InnoGOK – Investigation of the energetic and ecological usability of solar radiation on urban spaces and paths
Concerning the consequences of global climate change and consequently increasing urban heat islands, the question arises how to provide suitable renewable energy out of public spaces, while maintaining a comfortable urban microclimate. This is particularly important, because health and general well-being of inhabitants, working and living in buildings as well as in urban outdoor areas, depend decisively from urban microclimate conditions.
The operative temperature of cities has to be lowered sufficiently by reducing urban heat island effects to retain comfort and physical fitness criteria of city inhabitants.
On the other hand, environmentally-friendly measures have to be found to fulfil those comfort criteria in combination with lowest possible energy demand.
Contents and Objectives
The aim of this research project is to work out the feasibility of the use of solar energy, collected on the huge amount of existing horizontal ground surfaces in cities (highways, squares, parks, sports grounds). This option is seen as an alternative for conventional thermal solar energy systems. At the same time the potential for reducing urban heat islands was shown. The energy gained from urban surfaces is thought to be used in the close surroundings (e.g. for heating water, or keeping traffic routes clear of ice), in combination with intelligent energy storage methods for time-delayed use of the gained energy while at the same time, this discharge leads to a reduction of surface temperatures.
The HTL (higher technical college) in Krems is equipped with outdoor test surfaces and energy storage devices (ice storage unit, ground heat exchanger). These testing facilities have been modified and adapted with measuring devices for a comprehensive monitoring. Based on the evaluated results, mathematical connections have been worked out for further calculations and parameter studies.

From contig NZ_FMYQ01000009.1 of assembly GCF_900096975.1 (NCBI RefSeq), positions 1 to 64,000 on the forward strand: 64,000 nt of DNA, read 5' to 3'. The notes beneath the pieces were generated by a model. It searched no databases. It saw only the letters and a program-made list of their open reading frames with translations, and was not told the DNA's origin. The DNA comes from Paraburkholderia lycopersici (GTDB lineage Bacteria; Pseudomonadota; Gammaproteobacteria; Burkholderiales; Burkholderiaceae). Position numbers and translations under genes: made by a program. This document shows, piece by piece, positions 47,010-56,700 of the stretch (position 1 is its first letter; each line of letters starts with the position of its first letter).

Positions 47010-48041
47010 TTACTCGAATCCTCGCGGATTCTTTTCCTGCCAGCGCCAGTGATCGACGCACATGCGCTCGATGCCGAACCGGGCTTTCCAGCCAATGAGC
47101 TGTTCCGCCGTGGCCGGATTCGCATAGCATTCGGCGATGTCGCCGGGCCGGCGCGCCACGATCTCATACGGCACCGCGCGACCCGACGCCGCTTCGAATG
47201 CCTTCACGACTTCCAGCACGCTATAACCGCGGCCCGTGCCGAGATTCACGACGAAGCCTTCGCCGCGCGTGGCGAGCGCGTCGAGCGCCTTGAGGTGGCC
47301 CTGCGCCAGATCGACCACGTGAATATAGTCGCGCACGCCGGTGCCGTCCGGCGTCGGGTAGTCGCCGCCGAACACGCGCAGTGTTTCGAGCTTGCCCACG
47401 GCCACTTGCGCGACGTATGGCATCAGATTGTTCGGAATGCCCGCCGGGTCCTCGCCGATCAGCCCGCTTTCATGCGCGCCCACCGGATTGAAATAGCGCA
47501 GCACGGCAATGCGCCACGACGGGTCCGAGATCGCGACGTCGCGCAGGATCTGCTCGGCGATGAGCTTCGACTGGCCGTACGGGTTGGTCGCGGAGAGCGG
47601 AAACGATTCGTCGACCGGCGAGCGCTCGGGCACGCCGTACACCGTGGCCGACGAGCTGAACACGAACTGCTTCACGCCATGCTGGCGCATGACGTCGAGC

The results suggest a high potential for heat exchange functionalities especially for the existing asphalt surface. Heat outputs up to 300 W/m² are possible on very sunny days whereas the existing concrete test surface is able to provide up to 200 W/m². At the same time it is possible to reduce the surface temperatures up to 10 K (asphalt) resp. 5 K (concrete) as a result of the heat discharge which indicates the potential for reducing urban heat islands.
The asphalt/concrete heat exchanger element can also be used as a free cooling component if the reduction of urban heat islands is not the main focus.
In summer the amount of discharged heat up to 4 kWh/m²d or 250 kWh/m² is technically possible to store the heat seasonally in large earth storage or borehole tanks. In this case a correspondingly large amount of cubic meters of earth from about 1.000 m³ is required in order to reduce the heat losses against the storage capacity. The phase-shifting use provides a broad field of application.
Prospects / Suggestions for future
In this project, significant potentials for the reduction of urban heat islands by heat discharge from horizontally sealed areas were figured out. The numerous possible applications are given from a technical point of view. In a next step the system has to be investigated in an economically and ecologically point of view.
Transient simulations have to be carried out in regard to the wide fluctuations of the microclimate as well as the thermal connection of the absorber to the soil. This enables quantitative statements for the feasibility in a real environment. Particular attention must be paid to a high flexibility in respect to subsequent installations or restorations. Bandwidths for the simulation parameters have to be considered as well.
DI Dr.techn. Daniela Trauninger, Department for Building and Environment, Danube University Krems